a bed of permeable rock that can contain or transmit/allow groundwater to pass through
a type of plan that focuses on predicted trends related to the demand of a product or service
However this is not all the fault of the citizens. Due to geographical restrictions and an unfortunate location, there is, to a certain degree, nothing that Mexico City can do to completely improve the quality of its air.
Due to its location, the city has a low atmospheric pressure and therefore when fuel combustion in vehicles occurs, it is not able to fully combust, emitting carbon monoxide and other harmful chemicals. Due to the strong climatic sunlight and heat, the carbon monoxide is then transformed into smog, covering the city.
Metrobús was an initiative founded by the mayor of Mexico City in collaboration with EMBARQ and CTS-Mexico. Together they worked to develop an eco friendly bus that ran through the centre of the city.
Having started serving in 2005, the system transports 315 000 passengers a day, and new mayor Marcelo Ebrard is planning to expand the network to include another 9 lines.
Every year, it is estimated that Metrobús removes:
690 tons of nitrogen oxide
2.8 tons of fine particulate matter
144 tons of hydrocarbons
80 000 tons of carbon dioxide emissions
This image shows how the majority of citizens riding on the Metrobús are considered by the Mexican population to be middle class, earning between US $4501 and $15 000. Unfortunately the graph does not tell us whether this data is the family's yearly or monthly income.
ECOBICIs are the name given to bicycles found around Mexico City that are open to the public. These were developed in 2010 as an attempt to reduce the amount of traffic congestion found around the metropolitan area of the city, as well as to help the environment and the city's disastrous air pollution. They were built in the hope of creating a sustainable future and becoming a benchmark and model to other nations around the world.
Since, the program has grown by 200%, with over 3600 bikes and 275 'cicloestaciones' throughout the city, with an estimated growth of 70% in the future.
According to the ECOBICI website*, 'the system acts as an effective complement to the public transport, favours the alternatives of mobility in an environmentally friendly way, in addition to contributing to a sustainable development of cities and seeking a new lifestyle, which promotes a culture of ethics, respect, ecology and welfare.'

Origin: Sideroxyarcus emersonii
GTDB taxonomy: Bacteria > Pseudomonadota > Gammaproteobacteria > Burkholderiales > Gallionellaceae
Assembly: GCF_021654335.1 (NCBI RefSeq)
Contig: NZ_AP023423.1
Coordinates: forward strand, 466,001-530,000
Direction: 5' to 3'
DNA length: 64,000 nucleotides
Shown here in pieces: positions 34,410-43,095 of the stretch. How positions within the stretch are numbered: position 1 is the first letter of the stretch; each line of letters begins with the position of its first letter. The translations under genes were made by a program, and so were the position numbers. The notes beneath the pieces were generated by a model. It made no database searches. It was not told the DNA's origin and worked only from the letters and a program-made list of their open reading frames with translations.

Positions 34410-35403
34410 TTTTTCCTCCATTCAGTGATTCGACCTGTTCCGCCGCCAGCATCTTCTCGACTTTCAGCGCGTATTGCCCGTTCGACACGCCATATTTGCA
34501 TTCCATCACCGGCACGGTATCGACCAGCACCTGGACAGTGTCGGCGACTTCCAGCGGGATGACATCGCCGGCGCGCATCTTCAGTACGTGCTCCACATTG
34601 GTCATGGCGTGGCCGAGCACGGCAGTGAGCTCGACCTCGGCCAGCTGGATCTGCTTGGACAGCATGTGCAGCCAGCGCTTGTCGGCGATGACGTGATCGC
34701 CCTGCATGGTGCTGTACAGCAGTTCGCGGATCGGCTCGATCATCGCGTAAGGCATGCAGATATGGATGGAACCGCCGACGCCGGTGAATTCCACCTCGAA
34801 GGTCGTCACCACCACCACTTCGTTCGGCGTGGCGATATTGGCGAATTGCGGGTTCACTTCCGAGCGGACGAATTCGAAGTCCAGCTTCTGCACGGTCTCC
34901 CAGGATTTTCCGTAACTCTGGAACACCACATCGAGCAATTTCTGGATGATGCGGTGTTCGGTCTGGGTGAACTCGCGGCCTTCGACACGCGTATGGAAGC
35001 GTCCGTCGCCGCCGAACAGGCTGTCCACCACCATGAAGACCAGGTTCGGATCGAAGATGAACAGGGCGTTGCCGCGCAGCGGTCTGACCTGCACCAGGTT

*translated from Spanish
Hoy No Circula is a new found Law in Mexico City, as well as New Mexico in the US, stating that only certain cars are allowed to drive on the road on each day of the week. This helps the clustered city stop unnecessary cars from driving to help the environment. This plan encourages citizens of the city to opt for public transport instead of driving everywhere, or walking to short distance areas. The way in which you know not to drive on a certain day is all down to your license plate. The table that you are given to show this, is so:
In Mexico City, the communities are being forced to save water and use as little as they can due to the increase in population. Not only has this caused problems for the local farming industries as water is a vital part of the growth of their crops which in turn provides a source of income for them, but also the people who live in this area are at great risk of dehydration, death and illness from unsanitary water, or worse, no water at all. Mexico City is at great risk of food shortages due to the lack of water.
More water needs to be used for household practices and health reasons, such as cleaning, cooking and personal hygiene. The sanitised water is clearly there for drinking, as no human can live without water for more than three days. The strategies that are being put into place are being taken care of by the government of Mexico City. Communities are being forced to use substitute strategies such as demand management and rural-urban transfers.